Volume 69, Number 1 · Fall 2019

sally & valentina

a capsule made of hair—
the earth’s gumball & teeth,
what could women know of space?
each stage of the rocket
another leg broken off at the knee.
there are girls up there
i say from between the green
curtains of my bedroom. billy
has a telescope that we can
never focus right.

i had thought for the longest
time that sally ride was
the first woman in space
but it was actually
valentina tereshkova,
a bulb planted in the knotted
chest of the soviet union,
skin stolen from a textile
factory, her father riding
a tractor across the ceiling
of my bedroom. i mistake him
for the farmer who raises
corn across the street.

i dream of them meeting,
sally & valentina. i would
go too as a witness. bodies
tumbling around each other,
can we be celestial or
are our bones too light,
like the birds?

they should have gone up
together, so they both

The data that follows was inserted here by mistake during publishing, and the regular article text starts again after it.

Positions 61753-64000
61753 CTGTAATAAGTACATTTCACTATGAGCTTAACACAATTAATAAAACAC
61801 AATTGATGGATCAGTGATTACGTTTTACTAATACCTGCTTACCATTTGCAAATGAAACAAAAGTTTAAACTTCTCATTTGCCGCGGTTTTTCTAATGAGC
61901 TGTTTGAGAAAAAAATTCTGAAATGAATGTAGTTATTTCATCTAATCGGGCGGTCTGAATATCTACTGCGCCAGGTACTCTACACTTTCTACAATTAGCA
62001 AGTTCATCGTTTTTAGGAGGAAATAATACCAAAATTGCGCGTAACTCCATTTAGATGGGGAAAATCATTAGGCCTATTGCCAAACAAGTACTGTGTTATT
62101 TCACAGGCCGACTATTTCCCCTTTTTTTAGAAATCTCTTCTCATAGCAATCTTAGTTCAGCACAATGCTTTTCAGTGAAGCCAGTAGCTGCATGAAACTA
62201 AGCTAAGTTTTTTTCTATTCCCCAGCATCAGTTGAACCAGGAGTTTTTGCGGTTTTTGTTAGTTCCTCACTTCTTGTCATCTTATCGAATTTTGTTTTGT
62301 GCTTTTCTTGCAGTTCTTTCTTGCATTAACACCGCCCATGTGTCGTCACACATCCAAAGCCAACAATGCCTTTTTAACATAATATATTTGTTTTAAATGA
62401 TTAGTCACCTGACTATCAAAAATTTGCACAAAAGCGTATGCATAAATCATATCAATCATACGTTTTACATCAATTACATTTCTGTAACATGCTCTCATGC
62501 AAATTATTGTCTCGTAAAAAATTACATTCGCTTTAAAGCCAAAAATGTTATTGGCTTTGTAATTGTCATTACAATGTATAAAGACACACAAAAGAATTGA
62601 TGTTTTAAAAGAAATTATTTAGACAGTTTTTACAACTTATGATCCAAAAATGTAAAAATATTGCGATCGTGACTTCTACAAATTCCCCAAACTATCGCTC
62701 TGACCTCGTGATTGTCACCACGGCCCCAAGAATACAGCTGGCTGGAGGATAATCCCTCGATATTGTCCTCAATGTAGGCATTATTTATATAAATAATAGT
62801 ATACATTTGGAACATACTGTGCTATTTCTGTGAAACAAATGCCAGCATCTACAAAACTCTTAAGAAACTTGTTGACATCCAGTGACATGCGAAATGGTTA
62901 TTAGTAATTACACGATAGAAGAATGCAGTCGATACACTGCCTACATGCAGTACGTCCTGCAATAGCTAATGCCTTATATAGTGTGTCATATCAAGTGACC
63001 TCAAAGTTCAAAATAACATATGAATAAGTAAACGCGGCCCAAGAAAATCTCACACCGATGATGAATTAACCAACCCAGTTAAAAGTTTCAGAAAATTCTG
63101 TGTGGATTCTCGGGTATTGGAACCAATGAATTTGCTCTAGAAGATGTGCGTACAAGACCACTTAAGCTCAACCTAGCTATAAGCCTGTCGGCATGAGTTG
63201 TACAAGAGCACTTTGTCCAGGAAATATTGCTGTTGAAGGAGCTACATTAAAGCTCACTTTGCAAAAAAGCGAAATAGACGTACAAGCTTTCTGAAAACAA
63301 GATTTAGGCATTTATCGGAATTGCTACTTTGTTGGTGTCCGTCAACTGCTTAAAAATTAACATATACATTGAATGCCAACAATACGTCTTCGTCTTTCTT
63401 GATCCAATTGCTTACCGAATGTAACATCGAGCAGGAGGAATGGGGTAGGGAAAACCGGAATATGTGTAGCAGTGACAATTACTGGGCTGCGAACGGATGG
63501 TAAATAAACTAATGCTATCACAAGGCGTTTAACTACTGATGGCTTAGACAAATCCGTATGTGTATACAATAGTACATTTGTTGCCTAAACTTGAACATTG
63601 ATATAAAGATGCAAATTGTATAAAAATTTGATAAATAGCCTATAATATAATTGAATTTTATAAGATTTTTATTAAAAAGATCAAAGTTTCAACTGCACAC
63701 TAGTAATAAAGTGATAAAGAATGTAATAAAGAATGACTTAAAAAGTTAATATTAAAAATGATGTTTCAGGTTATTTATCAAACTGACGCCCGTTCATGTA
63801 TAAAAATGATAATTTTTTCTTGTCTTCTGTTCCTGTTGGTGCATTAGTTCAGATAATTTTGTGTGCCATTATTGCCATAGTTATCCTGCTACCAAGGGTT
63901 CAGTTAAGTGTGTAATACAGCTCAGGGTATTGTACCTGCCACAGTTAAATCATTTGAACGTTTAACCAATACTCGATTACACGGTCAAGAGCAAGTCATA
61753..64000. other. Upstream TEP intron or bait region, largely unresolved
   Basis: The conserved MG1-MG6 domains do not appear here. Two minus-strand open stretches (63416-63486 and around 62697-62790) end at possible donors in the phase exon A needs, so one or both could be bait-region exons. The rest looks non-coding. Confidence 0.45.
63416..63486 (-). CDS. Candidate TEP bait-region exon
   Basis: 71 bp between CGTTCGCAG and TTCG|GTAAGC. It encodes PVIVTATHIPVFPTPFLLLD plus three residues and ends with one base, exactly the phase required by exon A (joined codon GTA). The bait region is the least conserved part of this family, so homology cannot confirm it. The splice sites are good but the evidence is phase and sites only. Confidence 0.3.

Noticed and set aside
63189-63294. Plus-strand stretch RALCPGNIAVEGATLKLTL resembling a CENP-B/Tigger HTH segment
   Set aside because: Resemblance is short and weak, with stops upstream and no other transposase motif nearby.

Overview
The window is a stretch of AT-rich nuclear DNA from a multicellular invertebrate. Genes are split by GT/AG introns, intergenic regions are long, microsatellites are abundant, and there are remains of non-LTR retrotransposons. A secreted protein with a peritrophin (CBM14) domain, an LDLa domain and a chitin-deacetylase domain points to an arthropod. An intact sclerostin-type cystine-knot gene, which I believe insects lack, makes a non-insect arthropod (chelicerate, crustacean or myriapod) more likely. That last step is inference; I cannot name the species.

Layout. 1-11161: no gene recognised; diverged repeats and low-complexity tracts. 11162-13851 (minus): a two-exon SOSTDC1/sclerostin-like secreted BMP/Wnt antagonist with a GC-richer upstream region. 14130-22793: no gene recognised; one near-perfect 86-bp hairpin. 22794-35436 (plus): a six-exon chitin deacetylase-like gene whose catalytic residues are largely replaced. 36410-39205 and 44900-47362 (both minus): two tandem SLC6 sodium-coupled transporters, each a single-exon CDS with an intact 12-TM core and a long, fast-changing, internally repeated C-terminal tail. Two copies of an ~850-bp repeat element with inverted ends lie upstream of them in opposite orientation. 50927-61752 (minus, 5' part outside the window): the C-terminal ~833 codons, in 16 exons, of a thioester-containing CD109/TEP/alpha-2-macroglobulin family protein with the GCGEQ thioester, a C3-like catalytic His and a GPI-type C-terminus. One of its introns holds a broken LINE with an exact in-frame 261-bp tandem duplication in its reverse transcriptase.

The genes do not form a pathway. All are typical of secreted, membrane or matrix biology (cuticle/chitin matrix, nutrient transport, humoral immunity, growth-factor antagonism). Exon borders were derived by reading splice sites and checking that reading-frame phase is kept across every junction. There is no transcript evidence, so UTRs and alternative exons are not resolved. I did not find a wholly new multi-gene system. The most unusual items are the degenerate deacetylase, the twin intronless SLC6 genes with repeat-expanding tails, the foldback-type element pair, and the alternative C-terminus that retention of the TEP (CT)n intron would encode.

could have been the first
women in space. valentina
went entirely alone &
the closest to that i think
i’ll ever feel is when i
drove on the four-lane highway
at night on the way from
pennsylvania to maine—
counting the red stars

up there, where everything
is quiet, i would ask them
questions. i would say
what do you do when science
tears you apart?

& sally wouldn’t cry but
would recount
the story of Challenger &
Columbia & the making
of girl debris

& valentina wouldn’t
answer anything about space
but would describe the countryside
out a window of a train
crossing the soviet union—
the blurred faces of towns

i would tell them that
when i was a little girl
they taught me that space
could know my body,
pull out my hair & eat
my name like a handful of foil.

the surface of mars cramps up
& the spaceship has
always been a bathtub.
the water comes down & their
bodies melt & only i am left
alone in a car traveling somewhere

i make saints of them
as i must. a dashboard prayer
as the night sky sits impenetrable
above the highway, i point at
it & say—there’s girls up there.


Robin Gow is a queer and trans poet, editor, and educator in the New York City area. He is the author of the chapbook Honeysuckle by Finishing Line Press and his first full-length collection is forthcoming with Tolsun Books. He is the editor-at-large of Village of Crickets and a managing editor at the Nasiona.